Nick Hodgessenior developer, Gateway Ticketing Systems

"Windows may not be for startups trying to build the next mobile app or game, but for scanning luggage at airports in real time, where performance must be fast, accurate and reliable. The cloud and the Web are not part of the solution," said Michael Swindell, senior vice president at Embarcadero. He also noted that in certain retail establishments -- such as mobile phone stores, where roaming salespeople use iPad or Android tablets to query customer accounts and do sales transactions -- those devices are often communicating with a backroom server running Windows.

Al Hilwa, program director for software development research at IDC in Framingham, Mass., believes having development tools that leverage Windows 10 is essential. "I think Embarcadero has the right idea releasing a refresh around Windows 10. I expect Windows [independent software vendors] to go through a major refresh cycle over the next two years to bring their apps up to date, and in line with Windows 10 and the Universal Windows app model."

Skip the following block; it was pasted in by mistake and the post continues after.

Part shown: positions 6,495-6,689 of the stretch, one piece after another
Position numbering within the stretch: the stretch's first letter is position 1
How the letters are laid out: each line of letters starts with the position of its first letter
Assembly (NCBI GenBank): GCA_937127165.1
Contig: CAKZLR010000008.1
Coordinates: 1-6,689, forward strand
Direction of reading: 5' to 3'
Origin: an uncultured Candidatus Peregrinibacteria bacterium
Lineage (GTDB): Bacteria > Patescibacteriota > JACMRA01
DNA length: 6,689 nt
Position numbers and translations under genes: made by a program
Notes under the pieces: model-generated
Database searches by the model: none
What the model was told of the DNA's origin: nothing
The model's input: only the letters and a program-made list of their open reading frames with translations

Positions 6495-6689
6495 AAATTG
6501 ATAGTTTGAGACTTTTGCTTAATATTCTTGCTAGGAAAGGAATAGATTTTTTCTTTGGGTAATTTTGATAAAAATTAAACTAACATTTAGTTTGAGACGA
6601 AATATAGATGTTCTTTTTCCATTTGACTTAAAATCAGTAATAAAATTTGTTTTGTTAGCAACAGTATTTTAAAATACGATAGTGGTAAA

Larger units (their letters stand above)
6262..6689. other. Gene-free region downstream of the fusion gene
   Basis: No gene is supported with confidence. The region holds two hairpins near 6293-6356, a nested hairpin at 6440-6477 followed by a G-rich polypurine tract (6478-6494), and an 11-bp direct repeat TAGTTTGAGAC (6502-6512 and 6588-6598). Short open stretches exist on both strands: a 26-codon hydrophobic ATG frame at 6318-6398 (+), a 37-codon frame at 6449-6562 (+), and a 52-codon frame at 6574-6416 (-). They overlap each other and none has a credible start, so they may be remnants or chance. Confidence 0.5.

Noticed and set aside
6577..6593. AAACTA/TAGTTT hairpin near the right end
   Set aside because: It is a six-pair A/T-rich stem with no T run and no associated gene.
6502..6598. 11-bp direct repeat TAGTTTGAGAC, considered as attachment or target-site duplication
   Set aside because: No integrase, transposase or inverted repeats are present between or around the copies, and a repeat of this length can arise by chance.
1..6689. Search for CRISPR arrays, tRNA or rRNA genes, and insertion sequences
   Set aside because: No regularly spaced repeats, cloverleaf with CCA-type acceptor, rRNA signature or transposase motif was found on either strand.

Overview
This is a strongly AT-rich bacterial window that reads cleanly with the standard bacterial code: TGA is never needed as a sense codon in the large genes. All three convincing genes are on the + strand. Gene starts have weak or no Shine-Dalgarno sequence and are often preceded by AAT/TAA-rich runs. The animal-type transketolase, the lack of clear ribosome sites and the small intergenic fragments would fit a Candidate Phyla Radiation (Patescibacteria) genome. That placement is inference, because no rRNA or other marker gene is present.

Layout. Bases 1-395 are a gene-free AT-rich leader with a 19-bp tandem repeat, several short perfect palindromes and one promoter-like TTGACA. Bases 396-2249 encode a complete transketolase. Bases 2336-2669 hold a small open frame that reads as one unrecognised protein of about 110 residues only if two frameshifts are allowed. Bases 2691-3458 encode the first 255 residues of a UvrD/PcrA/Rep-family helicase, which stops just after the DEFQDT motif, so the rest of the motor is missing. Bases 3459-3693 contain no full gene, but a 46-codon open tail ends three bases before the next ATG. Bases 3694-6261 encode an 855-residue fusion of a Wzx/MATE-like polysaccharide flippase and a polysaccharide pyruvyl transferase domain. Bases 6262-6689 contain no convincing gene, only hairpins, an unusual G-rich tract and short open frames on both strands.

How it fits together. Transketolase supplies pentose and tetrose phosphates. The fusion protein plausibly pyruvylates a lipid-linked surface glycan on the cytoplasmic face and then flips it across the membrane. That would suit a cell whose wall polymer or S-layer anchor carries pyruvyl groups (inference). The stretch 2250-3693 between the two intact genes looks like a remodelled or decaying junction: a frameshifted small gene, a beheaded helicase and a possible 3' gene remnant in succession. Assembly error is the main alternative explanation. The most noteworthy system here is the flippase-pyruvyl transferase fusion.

According to Microsoft, Universal Windows apps target device families, rather than an operating system, and share a common API and support a variety of coding languages.

A future for Windows 10 apps in the cloud

According to Swindell, RAD Studio 10 Seattle was designed to help developers create data-rich, hyperconnected applications for Windows 10, and extend them to OS X, mobile and IoT. The platform includes a new version of the company's Visual Component Library controls, styles and services components for updating existing applications to Windows 10.  Embarcadero also doubled the available memory for large projects and extended support for multiple monitors, with the intent of speeding development across multiple desktop, mobile, cloud and database platforms, including 32-bit and 64-bit Windows 10.

The cloud is playing an increasingly important role, even applications designed for Windows. With the advent of Windows 10, the capability for cloud-delivered rolling updates is a reality. "With the ability of Windows 10 to deliver incremental updates as a service, it's important for our developer customers to align their applications with Windows 10 and implement this new delivery mechanism," Swindell said.